The Digital Millennium Copyright Act (DMCA) is a draconian law that prohibits “circumventing” DRM and “other technical protection measures” protecting copyrighted works according to the EFF (Electronic Frontier Foundation). Once every 3 years the Copyright Office accepts applications for exemptions from the DMCA clause. Previously this covered such allowed uses as unlocking cellphones and other ways users could make full use of the devices they purchased.
The biggest issue raised was the issue of “Jailbreaking” cellphones like the iPhone. The Copyright Office rejected Apple’s claim that copyright law prevents users from installing unapproved applications:
When one jailbreaks a smartphone in order to make the operating system on that phone interoperable with an independently created application that has not been approved by the maker of the smartphone or the maker of its operating system, the modifications that are made purely for the purpose of such interoperability are fair uses.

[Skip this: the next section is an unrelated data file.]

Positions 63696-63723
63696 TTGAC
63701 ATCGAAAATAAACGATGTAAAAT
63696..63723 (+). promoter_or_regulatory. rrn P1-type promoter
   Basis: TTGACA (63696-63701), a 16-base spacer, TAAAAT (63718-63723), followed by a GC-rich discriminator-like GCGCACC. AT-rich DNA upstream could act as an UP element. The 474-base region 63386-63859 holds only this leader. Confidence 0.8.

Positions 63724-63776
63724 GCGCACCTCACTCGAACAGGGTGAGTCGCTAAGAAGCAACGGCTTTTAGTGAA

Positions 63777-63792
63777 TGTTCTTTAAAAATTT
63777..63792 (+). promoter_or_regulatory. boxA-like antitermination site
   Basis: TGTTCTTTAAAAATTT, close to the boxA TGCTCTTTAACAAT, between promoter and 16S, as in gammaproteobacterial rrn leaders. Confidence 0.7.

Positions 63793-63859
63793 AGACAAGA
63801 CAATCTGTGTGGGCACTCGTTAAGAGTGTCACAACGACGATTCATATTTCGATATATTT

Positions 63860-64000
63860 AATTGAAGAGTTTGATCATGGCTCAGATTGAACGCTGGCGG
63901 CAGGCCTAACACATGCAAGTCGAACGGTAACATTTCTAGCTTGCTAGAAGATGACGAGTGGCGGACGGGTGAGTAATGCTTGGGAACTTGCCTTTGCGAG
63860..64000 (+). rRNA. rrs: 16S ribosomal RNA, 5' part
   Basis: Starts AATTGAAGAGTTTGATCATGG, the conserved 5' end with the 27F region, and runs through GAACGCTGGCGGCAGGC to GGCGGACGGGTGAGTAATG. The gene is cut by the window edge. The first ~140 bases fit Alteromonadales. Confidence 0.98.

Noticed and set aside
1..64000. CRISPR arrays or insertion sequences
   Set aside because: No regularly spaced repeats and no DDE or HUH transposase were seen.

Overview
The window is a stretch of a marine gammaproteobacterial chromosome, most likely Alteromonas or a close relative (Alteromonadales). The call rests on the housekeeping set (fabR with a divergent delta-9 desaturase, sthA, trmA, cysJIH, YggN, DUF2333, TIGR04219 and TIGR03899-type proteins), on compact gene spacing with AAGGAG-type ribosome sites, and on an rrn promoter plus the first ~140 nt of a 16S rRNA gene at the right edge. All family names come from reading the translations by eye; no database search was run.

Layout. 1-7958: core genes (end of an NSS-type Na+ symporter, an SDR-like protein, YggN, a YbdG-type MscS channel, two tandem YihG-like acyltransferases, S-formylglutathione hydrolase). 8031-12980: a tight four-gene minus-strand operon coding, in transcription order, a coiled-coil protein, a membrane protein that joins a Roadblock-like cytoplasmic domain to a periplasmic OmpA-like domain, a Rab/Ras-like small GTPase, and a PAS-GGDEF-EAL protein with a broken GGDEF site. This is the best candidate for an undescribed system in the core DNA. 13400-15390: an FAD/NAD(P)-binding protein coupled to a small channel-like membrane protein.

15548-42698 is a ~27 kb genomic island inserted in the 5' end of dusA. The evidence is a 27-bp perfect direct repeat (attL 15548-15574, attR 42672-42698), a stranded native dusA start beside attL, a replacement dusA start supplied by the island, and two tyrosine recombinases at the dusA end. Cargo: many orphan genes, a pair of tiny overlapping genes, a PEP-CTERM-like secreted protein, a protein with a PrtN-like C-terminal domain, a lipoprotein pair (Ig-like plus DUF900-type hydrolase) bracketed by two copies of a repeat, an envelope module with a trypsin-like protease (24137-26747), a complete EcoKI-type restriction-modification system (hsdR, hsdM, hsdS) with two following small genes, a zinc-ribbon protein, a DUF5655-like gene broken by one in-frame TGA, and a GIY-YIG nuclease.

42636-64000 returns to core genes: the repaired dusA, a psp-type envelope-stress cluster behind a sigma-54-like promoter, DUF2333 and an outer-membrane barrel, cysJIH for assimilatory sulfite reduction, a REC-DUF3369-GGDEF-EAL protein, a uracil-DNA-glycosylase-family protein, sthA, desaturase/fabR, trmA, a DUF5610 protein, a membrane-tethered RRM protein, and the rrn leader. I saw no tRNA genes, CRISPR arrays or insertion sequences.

You can read more about the ruling on the EFF website at this link or read the full rulemaking order PDF at this link. The full PDF is really interesting since it gets to the root of the arguments back and forth.